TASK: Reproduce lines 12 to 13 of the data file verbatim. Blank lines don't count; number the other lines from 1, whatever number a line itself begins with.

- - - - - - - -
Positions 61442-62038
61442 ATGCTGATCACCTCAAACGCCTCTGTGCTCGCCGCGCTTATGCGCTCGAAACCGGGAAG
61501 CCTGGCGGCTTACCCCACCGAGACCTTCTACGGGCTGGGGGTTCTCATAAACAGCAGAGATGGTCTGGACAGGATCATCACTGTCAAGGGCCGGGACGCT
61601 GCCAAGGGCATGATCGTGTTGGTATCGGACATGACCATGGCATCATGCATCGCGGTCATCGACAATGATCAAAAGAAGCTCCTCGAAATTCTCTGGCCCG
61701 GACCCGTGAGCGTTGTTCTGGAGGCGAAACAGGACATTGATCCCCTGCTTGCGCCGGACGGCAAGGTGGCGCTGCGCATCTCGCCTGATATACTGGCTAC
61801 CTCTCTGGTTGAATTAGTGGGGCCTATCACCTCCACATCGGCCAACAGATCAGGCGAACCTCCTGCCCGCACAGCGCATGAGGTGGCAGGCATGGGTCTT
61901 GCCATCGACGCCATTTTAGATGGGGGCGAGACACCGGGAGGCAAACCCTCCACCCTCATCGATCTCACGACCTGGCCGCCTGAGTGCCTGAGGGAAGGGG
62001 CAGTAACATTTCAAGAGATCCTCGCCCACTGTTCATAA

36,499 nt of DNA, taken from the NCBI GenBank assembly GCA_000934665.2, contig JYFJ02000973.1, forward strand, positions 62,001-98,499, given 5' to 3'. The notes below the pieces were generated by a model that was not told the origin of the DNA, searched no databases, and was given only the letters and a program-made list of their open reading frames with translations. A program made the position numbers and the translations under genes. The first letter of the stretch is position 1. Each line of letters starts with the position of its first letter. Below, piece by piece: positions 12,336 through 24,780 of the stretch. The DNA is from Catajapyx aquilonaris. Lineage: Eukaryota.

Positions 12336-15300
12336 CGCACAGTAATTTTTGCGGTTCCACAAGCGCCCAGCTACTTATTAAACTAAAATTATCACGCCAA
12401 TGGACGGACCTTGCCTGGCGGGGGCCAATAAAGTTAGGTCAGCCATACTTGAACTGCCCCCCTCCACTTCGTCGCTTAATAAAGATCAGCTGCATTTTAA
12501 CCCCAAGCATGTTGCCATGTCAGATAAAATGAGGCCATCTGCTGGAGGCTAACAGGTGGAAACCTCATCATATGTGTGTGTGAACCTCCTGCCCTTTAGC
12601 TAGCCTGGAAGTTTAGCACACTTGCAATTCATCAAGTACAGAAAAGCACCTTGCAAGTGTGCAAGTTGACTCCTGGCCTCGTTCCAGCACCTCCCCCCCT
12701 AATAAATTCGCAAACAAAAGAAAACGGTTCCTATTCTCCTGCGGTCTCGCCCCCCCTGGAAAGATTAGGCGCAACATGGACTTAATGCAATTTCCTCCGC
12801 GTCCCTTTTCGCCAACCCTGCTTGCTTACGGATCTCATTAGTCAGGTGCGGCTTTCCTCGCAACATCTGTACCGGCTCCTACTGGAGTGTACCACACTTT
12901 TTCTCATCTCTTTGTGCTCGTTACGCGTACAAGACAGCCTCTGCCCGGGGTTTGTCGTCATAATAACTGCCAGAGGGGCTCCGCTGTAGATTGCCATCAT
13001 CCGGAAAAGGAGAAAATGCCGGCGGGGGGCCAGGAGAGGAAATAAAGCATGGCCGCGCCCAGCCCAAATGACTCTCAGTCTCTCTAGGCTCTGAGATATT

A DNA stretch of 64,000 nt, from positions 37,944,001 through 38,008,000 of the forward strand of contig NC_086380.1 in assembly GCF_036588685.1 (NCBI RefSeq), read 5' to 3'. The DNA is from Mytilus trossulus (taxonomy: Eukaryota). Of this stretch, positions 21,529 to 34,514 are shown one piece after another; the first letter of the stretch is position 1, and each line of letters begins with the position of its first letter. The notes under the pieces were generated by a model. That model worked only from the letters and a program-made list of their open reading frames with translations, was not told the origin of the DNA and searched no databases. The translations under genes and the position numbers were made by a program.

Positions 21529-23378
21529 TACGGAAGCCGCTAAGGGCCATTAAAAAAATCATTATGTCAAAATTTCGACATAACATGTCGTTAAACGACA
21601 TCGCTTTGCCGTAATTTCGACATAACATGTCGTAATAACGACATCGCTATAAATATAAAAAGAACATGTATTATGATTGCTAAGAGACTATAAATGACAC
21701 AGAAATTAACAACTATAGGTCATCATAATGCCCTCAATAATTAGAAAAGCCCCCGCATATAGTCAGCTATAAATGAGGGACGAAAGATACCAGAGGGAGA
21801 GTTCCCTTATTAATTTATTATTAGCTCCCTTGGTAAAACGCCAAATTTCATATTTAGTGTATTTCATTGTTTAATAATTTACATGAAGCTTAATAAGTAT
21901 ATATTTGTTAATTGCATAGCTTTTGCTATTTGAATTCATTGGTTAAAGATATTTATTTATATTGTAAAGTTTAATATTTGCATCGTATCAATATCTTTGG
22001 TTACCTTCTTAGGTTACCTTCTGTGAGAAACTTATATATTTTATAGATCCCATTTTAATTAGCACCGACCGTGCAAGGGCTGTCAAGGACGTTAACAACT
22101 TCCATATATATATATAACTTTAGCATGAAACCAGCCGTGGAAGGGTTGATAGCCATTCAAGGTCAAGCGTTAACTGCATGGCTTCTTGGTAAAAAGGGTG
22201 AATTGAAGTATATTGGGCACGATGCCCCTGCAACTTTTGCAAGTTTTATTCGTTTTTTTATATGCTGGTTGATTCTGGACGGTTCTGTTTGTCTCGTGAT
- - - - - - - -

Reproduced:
12401 TGGACGGACCTTGCCTGGCGGGGGCCAATAAAGTTAGGTCAGCCATACTTGAACTGCCCCCCTCCACTTCGTCGCTTAATAAAGATCAGCTGCATTTTAA
12501 CCCCAAGCATGTTGCCATGTCAGATAAAATGAGGCCATCTGCTGGAGGCTAACAGGTGGAAACCTCATCATATGTGTGTGTGAACCTCCTGCCCTTTAGC